Boss and murderer though he be, Pupella wins strong sympathy as the betrayed husband who loves Angela to the end but whose rules forbid him to forgive her. Di Stefano, seen in Bellocchio’s “The Prince of Homburg,” is a seductive rake of a lover, who demonstrates more courage in love than in killing. Sicilian filmmaker and cinematographer Daniele Cipri makes a major contribution to the film’s nervous, ever-wary camerawork, using of a dark lighting style that never relents.

Angela

Directors Fortnight / Italy

Production: A Rita Rusic Co./Movieweb production. (International sales: Adriana Chiesa Enterprises, Rome.) Produced by Lierka and Rita Rusic. Executive producer, Roberto Alchimede. Directed and written by Roberta Torre.

Crew: Camera (color), Daniele Cipri; editor, Roberto Missiroli; music, Andrea Guerra; production and costume designer, Enrico Serafini; sound, Cinzia Alchimede. Reviewed at Cannes Film Festival (Directors Fortnight), May 19, 2002. Running time: 95 MIN.

With: Angela - Donatella Finocchiaro Masino - Andrea Di Stefano Saro - Mario PupellaWith: Erasmo Lobello, Tony Gambino, Matteo Gulino, Giuseppe Pettinato, Maria Mistretta.

More Film

  • Korea Box Office: "Money" Wins Debut

    Korea Box Office: 'Money' Defeats 'Captain Marvel'

    Korean crime drama “Money” debuted on top of the South Korean box office, preventing “Captain Marvel” from topping the chart for three consecutive weekends. It is the story of a young stockbroker who dreams of riches but becomes caught in a stock market scam. Opening on Wednesday, the Showbox release earned $12.0 million from 1.54 [...]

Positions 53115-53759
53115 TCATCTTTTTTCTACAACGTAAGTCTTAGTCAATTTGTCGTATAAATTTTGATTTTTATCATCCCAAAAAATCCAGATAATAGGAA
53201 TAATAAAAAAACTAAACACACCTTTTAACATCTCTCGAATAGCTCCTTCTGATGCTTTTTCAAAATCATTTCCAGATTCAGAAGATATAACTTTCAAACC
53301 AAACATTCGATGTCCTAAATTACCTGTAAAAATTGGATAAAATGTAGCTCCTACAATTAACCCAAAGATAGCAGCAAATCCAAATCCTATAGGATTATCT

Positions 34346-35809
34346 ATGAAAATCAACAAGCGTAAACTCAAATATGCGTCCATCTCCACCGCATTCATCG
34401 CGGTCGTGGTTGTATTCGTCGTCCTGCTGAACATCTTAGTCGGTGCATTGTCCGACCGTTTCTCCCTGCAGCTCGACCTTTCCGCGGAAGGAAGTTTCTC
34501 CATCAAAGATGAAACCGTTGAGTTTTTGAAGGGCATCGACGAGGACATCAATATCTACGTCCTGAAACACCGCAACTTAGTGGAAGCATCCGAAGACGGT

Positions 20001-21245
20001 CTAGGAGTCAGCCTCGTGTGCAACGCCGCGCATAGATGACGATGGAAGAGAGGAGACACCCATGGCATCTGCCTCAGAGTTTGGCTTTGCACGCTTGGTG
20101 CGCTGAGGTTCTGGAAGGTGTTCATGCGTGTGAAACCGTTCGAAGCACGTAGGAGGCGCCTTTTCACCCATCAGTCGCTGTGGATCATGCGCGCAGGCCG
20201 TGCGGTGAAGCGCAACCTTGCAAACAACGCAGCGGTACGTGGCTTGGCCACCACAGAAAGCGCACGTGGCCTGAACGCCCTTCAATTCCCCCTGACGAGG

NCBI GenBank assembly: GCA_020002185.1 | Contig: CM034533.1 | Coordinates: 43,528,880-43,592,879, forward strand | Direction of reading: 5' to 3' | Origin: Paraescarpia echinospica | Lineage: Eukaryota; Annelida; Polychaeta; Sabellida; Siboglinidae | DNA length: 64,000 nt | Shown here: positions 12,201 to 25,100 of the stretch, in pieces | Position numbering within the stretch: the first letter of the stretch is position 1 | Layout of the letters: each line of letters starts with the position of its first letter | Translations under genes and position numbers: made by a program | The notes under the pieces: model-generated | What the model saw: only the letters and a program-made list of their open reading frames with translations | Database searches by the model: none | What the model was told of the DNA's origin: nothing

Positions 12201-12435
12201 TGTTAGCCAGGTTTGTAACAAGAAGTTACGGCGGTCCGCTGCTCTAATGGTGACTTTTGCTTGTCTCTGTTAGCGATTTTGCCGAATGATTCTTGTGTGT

• Us Movie

    'Us' Cements the Box Office Power of Jordan Peele

    Given the breakout success of “Get Out,” it’s no surprise audiences were salivating to see the next nightmare from the mind of writer-director Jordan Peele. “Get Out,” which landed a screenwriting Oscar for Peele, became one of the most profitable movies of 2017 (grossing $255 million globally on a $4.5 million budget) after the horror [...]

  • Box Office Film Placeholder

    China Box Office: Taiwan's 'More Than Blue' Wins Second Weekend

    Taiwanese melodrama, “More Than Blue” held strong at the Chinese box office, to secure a second week of success. The film is a Chinese-language remake of a Korean film from 2009, involving Singapore’s MM2 and the filmmaking arm of Fox Networks. With little in the way of strong, new competition, “blue” scored $27 million, according [...]

  • Noah CentineoNickelodeon Kids' Choice Awards, Show,

    Kids’ Choice Awards 2019: JoJo Siwa, Noah Centineo Take on Bullying

    This year’s Nickelodeon Kids’ Choice Awards was full of positivity and encouragement to be yourself. DJ Khaled, known for his upbeat mantras, hosted the 32nd annual awards ceremony alongside JoJo Siwa at USC’s Galen center. Siwa accepted the award for favorite social music star. Siwa said in her acceptance speech, “I get hated on every [...]

  • Us Scriptwriter and Film-maker Larry Cohen

    Larry Cohen, Cult Horror Writer-Director of 'It's Alive,' Dies at 77

    Larry Cohen, best known for his work as a B-movie producer and director in the ’70s and his later work in screenwriting, has died. He was 77. Cohen’s friend, actor and publicist Shade Rupe, confirmed the news, which was announced in a post to Cohen’s official Facebook page. Rupe said Cohen died in Los Angeles [...]

More From Our Brands

Access exclusive content